[ printer-friendly version
helped Tiesha Hughes, pictured here with her son Ju’Quon, the
challenges of teen motherhood.
up, Tiesha Hughes watched her mother—who’d had her first
child at 14—struggle to raise five kids. Tiesha wanted a better
life for herself, and when her mother and siblings moved to Alabama,
then-12-year-old Tiesha stayed in Boston, won honors at her parochial
junior high school and attended boarding school on a scholarship.
But when she got pregnant at 16, the school told her she had to
With nowhere to turn, Tiesha felt hopeless. A few days after giving
birth to a son she named Ju’Quon, she enrolled in Children’s
Young Parents Program (YPP), which provides comprehensive healthcare,
counseling, education and advocacy for teen parents. Soon, things
began to change for Tiesha.
“YPP took care of us,” says Tiesha. “The doctors,
nurses and social workers guided me through Ju’Quon’s
chronic asthma and ear infections and my own health issues. Their
counseling was so important—I felt free to talk things through,
ask for advice or just cry. By pointing me in the right direction,
they opened my mind to resources and possibilities. As a teen parent
you want responsibility, but you need adult help, too.”
Began in 1980
Includes physicians, nurses and social workers
Provides health care, counseling, education and support to
Runs 12-week parenting groups
Since the YPP started in 1980, it has recognized that a young mother
must flourish physically, mentally and socially for her child to
More than just health care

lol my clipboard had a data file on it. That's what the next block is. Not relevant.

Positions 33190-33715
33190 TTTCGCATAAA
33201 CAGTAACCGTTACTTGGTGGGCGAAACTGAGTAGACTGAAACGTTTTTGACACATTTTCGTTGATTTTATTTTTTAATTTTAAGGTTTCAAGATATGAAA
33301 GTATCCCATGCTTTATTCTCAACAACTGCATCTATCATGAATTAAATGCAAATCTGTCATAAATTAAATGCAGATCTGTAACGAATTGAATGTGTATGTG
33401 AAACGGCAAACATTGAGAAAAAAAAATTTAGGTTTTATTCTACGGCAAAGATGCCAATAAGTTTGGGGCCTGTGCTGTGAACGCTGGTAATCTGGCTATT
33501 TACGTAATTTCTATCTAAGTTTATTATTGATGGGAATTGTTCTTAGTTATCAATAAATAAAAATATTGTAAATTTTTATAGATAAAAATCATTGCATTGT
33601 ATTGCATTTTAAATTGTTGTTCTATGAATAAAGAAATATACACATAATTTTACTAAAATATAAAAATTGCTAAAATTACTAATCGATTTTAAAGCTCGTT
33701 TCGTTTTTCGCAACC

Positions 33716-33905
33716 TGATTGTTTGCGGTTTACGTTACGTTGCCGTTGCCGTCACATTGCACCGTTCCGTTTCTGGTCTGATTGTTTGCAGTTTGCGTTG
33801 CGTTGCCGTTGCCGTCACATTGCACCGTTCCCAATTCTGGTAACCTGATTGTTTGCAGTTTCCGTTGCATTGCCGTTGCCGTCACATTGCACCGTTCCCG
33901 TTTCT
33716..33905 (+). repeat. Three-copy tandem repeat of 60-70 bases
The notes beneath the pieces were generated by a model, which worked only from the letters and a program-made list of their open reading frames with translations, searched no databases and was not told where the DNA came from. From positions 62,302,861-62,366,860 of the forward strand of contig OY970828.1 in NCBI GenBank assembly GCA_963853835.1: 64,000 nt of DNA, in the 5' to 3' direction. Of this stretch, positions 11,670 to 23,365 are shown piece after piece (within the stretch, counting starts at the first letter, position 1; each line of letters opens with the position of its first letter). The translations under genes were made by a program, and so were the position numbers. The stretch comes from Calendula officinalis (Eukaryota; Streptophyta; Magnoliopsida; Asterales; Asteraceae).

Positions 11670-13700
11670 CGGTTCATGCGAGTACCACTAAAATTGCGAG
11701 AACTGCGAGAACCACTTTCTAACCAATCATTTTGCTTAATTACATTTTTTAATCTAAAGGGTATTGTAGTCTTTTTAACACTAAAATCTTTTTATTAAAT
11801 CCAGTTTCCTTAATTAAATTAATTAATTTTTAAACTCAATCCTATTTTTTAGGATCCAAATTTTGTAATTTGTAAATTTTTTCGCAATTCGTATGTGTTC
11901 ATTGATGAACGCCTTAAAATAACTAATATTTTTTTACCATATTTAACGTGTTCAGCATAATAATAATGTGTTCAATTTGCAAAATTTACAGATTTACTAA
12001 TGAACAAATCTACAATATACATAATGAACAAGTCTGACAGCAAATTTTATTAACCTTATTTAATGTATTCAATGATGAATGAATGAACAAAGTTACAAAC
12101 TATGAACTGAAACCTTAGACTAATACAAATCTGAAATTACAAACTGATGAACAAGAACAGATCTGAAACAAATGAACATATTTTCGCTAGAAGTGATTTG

In the program’s 12-week parenting groups, mothers learn about
baby care, bonding and child development, and also focus on their
own issues of mental health, relationships and substance abuse.
“We know these groups have worked,” says Joanne
Cox, MD, medical director of Children’s Primary
Care Center (formerly known as Pediatric
Health Associates), the primary care clinic where YPP is located.
“Evaluations show that the girls improve significantly in
areas associated with preventing child abuse, including stress reduction,
better care-taking abilities and greater empathy toward their babies.”
While YPP is primarily for young mothers, the clinic runs a related
program for young fathers, as well.
“One of the nice things for our girls is that the get a lot
of attention here,” says YPP social worker Jennifer
Valenzuela, LCSW. “They can call us directly and
talk to someone they know. They can page us if they suddenly realize
they need immunizations by the next day. They couldn’t get
that in a typical primary care setting.”
Growing up fast
As the girls mature, the staff gradually gives them more responsibility.
“When you think about how young these girls are, they are
still relying on their own parents to make their doctor’s
appointments,” says YPP nurse Amy Lynch, RN, CPNP.
“So instead of telling a very young mom, ‘Come back
in two weeks,’ we may hand them a calendar and a pen and walk
them through every step they need to take.”
YPP staff are also expert at navigating the maze of challenges
facing disadvantaged young mothers, such as finding temporary shelter,
transportation, day care and youth services and even negotiating
bill payment plans with utility companies. Their command of these
skills and resources has earned national recognition.
Today, Tiesha is 23 years old and works as an executive assistant
at the Boston charter school where 5-year-old Ju’Quon is a
buoyant, soccer-playing kindergartner. Having completed college,
Tiesha is pursuing a master’s degree at Harvard’s Graduate
School of Education. Her goal? To work with teen parents.
“It’s my calling,” she says. “Most teen
moms leave school and have a hard time going back. I know I can
help them with their education, goals and options.”—KK
This article was published, in a slightly different form, by
Hospital Trust in The Spirit of Giving.
for Young Women's Health
Etc, a Web site by teens for teens
Massachusetts Alliance on